On December 13, 2005, on de novo review, the Court of Appeals held that 730 ILCS 5/3-7-6(e)(3) gives the state extensive powers to seize a prisoner’s assets for reimbursement of incarceration expenses. However, this was subject to the restrictions of section 12-1001(b), which exempts $2,000 in personal property. The appellate court also held that 735 ILCS 5/12-1001(f) provides an exemption for life insurance proceeds, but does not protect such proceeds when they have been converted into another form of property such as an annuity. Furthermore, the converted proceeds were not exempt pursuant to 735 ILCS 5/12-1001(h)(3), which exempts property of a dependent of the policy holder which is traceable to the life insurance payment, because Ruckman was a dependent of the state, not a dependent of his mother.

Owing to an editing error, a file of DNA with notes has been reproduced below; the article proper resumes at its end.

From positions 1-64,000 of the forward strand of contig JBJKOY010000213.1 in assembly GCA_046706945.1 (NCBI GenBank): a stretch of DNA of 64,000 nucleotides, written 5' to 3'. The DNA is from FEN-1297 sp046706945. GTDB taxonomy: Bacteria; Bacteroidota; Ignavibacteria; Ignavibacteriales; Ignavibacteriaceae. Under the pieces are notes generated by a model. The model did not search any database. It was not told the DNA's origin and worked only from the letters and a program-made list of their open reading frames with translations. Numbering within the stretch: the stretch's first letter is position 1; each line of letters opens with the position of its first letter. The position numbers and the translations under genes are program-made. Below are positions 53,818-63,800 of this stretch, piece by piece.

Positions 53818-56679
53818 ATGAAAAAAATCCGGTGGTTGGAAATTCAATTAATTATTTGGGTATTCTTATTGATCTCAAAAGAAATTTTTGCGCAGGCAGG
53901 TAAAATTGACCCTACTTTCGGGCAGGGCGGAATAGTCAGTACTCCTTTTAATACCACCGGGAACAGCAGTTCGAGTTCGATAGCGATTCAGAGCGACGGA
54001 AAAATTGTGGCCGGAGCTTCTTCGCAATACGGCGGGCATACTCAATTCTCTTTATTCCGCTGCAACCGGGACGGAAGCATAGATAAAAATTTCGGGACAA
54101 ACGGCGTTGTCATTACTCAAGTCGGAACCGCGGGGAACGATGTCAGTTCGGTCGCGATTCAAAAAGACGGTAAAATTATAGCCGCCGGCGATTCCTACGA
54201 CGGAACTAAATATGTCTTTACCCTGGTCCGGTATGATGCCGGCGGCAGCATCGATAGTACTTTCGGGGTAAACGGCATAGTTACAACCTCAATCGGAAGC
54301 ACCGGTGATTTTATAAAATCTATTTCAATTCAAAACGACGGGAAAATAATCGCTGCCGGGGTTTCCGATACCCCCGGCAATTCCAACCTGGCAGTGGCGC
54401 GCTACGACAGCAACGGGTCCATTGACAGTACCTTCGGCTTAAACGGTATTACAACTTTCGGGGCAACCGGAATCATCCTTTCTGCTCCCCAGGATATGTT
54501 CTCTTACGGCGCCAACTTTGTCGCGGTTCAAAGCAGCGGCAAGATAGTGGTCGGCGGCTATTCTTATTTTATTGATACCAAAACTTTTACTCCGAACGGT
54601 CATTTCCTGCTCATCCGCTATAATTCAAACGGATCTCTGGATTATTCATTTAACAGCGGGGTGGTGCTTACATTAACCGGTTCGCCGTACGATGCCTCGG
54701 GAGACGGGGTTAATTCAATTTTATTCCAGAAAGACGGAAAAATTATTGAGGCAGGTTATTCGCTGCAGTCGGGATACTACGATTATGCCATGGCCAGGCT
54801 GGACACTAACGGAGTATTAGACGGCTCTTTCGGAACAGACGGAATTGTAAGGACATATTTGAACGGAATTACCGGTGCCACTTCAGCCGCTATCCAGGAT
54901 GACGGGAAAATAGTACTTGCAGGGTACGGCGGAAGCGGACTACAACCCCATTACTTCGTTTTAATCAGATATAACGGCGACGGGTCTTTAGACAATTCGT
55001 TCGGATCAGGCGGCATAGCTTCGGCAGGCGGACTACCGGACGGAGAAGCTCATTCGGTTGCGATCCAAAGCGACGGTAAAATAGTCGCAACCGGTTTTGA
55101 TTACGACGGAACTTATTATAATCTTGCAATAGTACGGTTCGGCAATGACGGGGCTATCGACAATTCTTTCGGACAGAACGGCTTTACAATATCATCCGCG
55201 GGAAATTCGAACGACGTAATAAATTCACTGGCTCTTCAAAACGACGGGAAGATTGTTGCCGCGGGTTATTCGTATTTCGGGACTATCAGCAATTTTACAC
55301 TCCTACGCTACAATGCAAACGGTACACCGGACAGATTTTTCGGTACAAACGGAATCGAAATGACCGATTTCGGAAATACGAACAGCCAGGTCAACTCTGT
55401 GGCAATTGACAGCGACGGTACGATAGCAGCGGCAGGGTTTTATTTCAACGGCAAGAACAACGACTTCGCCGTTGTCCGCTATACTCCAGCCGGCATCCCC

The fact that Ruckman himself had dependents was irrelevant to this determination. Therefore, the decision of the trial court was affirmed. See: People ex rel Director of Corrections v. Ruckman, 363 Ill.App.3d 708, 843 N.E.2d 882 (Ill.App. 5 Dist. 2005), appeal denied.
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Related legal case
People ex rel Director of Corrections v. Ruckman
|Cite||363 Ill.App.3d 708, (Ill.App. 5 Dist. 2005)|
|Level||State Court of Appeals|